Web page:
Early Signs of Autism in Babies and Toddlers

In Nigeria, we have just recently begun to understand autism and how to deal with it. It makes it necessary then, to look out for those early signs in our babies and toddlers.

Autism is a spectrum disorder of closely related disorders with a shared core of symptoms. Children with Autism are born and grow apparently normal, except maybe delayed speech. But, by 3 years, something triggers regression.

Tell Tale Signs

The child:

  • doesn’t make eye contact
  • never smiles when smiled at
  • does not respond to his or her name or to the sound of a familiar voice
  • will never follow objects visually
  • won’t point or wave goodbye or use other gestures to communicate
  • doesn’t follow the gesture when you point things out
  • never makes noises to get your attention
  • doesn’t initiate or respond to cuddling
  • does not try to imitate your movements and facial expressions
  • will never reach out to be picked up
  • can’t be found playing with other people or sharing interest and enjoyment
  • doesn’t ask for help or make other basic requests.

However, every child suffering from autism has problems, at least to some degree, in the following three areas: communicating verbally and non-verbally, relating to others and the world around them, and thinking and behaving flexibly.

Hence there are delays in many basic areas of development, such as learning to talk, play, and interaction with others. The signs and symptoms of autism vary widely, and so do its effects.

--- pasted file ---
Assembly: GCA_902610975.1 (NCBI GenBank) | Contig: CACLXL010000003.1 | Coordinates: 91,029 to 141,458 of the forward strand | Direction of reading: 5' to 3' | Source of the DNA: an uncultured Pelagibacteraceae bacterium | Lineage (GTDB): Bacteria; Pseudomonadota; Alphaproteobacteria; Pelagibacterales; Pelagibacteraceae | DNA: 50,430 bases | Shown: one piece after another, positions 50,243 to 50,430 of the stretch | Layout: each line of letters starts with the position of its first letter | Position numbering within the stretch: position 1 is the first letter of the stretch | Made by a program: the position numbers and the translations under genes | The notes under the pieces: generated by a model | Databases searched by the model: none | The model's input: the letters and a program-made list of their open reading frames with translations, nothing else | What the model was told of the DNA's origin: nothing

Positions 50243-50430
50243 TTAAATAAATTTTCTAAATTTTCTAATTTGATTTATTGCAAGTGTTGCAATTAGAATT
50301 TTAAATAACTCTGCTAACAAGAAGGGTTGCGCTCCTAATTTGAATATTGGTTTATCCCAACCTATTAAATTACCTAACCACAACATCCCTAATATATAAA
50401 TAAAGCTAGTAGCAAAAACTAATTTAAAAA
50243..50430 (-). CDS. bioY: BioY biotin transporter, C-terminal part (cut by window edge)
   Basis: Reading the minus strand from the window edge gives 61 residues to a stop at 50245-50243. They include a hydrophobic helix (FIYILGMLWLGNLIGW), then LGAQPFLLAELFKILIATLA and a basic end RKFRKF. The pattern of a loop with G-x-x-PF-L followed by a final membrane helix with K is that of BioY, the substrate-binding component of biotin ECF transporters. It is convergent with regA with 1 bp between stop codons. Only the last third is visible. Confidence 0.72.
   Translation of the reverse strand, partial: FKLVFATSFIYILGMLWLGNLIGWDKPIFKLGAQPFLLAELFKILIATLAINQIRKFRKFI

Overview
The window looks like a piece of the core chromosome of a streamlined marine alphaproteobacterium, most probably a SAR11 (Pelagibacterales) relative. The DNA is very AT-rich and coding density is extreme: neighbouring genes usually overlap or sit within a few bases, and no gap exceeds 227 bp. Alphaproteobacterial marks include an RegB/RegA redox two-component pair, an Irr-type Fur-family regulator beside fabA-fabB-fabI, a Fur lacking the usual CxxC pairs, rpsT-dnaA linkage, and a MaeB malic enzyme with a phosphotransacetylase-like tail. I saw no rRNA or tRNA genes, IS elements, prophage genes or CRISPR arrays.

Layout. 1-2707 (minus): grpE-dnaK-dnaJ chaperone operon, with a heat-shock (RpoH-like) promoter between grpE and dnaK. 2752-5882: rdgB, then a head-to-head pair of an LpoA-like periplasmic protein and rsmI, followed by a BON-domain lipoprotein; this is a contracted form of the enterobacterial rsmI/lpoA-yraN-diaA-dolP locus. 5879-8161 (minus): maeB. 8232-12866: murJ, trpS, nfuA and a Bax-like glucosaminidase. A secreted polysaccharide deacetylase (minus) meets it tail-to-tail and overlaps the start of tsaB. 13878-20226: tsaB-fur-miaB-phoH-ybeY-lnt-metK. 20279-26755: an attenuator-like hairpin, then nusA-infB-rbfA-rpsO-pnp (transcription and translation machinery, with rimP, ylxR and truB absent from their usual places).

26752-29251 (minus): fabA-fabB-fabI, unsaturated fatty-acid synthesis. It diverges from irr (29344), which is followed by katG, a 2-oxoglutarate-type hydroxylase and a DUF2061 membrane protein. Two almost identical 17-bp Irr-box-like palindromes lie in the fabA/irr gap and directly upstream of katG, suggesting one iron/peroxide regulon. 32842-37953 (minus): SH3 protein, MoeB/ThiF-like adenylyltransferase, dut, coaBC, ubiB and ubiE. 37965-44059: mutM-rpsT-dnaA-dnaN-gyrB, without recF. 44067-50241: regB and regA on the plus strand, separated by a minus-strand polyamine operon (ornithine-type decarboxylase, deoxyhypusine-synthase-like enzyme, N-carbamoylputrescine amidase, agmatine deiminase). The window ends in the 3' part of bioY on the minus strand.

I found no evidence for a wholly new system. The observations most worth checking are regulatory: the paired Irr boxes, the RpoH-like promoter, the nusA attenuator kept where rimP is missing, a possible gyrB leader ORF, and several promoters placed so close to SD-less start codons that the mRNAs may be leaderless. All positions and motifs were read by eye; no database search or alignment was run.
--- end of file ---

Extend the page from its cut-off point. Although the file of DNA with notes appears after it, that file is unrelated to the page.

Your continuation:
It is the paramount responsibility of the parents to take care and notice the early signs and symptoms of autism in children. Due to the closeness of parents to their children, they are in the best position to spot and understand the earliest warning signs of autism.

Some simple tips can ensure that proper tracking is done of your child when it comes to autism.

(1) Monitoring of the child’s development: autism involves a variety of developmental delays, so keeping a close eye on when your child in reaching the key social, emotional, and cognitive milestones is an effective way to spot the problem early on.

(2) Taking appropriate action for every concern: every child develops at a different pace, so it is okay if your child is a little late to talk or walk. But if your child is not meeting the milestones for his or her age, or you suspect a problem, share your concerns with your child’s doctor immediately. Don’t wait till it becomes too late as you risk losing valuable time at an age where your child has the best chance for improvement.

(3) Trust your instincts: it is a given that your child’s doctor will take your concerns seriously and perform a thorough evaluation for autism or other developmental delays.